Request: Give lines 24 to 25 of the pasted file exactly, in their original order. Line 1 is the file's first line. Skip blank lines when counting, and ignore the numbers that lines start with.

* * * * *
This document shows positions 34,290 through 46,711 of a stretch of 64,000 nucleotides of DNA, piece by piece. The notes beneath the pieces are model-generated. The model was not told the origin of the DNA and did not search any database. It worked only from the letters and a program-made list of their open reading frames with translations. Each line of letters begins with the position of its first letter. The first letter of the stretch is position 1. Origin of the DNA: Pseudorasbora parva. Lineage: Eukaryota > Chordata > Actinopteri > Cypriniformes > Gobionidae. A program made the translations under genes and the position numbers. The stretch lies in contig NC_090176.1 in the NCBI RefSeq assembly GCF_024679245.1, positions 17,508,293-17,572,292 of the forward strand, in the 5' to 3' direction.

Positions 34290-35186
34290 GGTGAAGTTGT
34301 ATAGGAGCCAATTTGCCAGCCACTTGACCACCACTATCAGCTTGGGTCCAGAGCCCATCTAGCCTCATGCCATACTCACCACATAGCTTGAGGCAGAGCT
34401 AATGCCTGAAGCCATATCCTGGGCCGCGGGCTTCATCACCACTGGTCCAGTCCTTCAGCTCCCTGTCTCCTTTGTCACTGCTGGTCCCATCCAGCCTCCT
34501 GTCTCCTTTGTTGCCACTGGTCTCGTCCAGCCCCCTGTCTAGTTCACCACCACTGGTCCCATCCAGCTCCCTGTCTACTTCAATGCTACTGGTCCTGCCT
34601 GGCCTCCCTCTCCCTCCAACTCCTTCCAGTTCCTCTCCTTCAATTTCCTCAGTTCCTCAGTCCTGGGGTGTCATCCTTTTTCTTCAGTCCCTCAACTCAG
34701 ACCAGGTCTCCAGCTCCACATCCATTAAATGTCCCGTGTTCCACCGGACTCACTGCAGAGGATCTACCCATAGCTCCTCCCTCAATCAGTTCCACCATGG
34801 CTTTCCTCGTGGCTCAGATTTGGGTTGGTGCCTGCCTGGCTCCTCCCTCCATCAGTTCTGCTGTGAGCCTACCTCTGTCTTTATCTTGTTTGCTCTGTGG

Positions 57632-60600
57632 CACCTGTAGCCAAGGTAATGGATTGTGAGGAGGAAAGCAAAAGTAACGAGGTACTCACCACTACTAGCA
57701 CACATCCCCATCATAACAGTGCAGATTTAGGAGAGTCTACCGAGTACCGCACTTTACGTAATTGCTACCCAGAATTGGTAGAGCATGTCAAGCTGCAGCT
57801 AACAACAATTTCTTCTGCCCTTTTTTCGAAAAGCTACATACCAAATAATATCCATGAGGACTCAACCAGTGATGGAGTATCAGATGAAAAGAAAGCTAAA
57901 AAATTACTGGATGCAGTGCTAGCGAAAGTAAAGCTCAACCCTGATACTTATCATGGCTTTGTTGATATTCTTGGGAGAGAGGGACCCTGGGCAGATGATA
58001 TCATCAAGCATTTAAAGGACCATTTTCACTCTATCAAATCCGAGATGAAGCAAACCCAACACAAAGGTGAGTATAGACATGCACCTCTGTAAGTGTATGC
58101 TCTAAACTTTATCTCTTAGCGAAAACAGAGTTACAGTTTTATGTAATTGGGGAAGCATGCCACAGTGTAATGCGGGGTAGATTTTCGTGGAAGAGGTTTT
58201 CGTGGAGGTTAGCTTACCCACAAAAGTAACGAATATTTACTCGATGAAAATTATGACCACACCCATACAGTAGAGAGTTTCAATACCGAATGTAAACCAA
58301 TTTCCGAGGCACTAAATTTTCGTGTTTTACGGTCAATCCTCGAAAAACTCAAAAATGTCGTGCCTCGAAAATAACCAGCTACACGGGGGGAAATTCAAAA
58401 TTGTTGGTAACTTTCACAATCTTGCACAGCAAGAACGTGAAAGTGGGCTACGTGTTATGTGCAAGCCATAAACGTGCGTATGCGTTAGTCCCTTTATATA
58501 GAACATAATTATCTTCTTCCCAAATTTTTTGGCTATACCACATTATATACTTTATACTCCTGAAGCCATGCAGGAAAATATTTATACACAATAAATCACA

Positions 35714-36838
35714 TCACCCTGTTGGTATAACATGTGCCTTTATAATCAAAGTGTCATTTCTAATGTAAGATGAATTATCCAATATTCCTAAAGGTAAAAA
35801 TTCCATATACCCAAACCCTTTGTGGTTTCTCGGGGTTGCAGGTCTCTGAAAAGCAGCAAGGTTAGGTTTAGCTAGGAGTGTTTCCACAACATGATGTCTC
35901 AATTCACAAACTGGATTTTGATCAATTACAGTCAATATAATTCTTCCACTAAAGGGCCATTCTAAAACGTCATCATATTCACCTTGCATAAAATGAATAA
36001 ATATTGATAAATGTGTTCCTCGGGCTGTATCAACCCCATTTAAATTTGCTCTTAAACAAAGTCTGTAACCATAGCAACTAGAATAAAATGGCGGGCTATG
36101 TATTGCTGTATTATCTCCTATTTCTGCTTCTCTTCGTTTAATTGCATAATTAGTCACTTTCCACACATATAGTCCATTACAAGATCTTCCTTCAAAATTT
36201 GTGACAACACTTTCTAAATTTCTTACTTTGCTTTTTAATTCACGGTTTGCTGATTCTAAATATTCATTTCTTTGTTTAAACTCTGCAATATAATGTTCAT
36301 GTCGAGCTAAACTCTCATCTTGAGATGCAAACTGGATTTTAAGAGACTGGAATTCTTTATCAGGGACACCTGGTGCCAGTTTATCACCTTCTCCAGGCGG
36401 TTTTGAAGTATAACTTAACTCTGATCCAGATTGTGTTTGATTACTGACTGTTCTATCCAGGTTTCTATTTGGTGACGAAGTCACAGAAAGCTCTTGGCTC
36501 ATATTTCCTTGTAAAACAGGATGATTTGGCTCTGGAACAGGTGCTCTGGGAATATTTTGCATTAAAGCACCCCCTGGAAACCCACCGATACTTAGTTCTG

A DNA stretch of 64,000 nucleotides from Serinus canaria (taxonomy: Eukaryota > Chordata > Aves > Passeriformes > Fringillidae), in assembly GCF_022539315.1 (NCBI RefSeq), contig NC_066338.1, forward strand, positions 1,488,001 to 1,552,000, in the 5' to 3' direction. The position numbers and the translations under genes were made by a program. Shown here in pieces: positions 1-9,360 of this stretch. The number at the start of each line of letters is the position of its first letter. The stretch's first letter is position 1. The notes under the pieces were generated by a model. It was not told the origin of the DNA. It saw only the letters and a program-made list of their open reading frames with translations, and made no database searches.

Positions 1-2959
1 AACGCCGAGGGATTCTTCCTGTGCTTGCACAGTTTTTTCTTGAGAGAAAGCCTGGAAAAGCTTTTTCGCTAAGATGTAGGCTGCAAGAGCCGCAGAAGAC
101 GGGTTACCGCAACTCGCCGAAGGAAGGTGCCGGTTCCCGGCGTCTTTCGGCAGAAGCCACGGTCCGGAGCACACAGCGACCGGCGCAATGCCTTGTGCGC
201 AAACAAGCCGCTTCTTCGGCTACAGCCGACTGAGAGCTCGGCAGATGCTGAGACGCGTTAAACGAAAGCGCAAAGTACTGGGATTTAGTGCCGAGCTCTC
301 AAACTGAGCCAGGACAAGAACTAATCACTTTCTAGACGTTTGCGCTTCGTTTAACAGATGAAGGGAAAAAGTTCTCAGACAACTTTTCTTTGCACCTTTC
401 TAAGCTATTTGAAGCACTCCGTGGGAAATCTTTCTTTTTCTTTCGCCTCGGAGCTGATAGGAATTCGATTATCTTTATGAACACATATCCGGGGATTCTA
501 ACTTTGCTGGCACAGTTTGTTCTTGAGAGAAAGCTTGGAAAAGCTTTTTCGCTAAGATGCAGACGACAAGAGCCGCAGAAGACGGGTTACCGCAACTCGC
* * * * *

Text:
35901 AATTCACAAACTGGATTTTGATCAATTACAGTCAATATAATTCTTCCACTAAAGGGCCATTCTAAAACGTCATCATATTCACCTTGCATAAAATGAATAA
36001 ATATTGATAAATGTGTTCCTCGGGCTGTATCAACCCCATTTAAATTTGCTCTTAAACAAAGTCTGTAACCATAGCAACTAGAATAAAATGGCGGGCTATG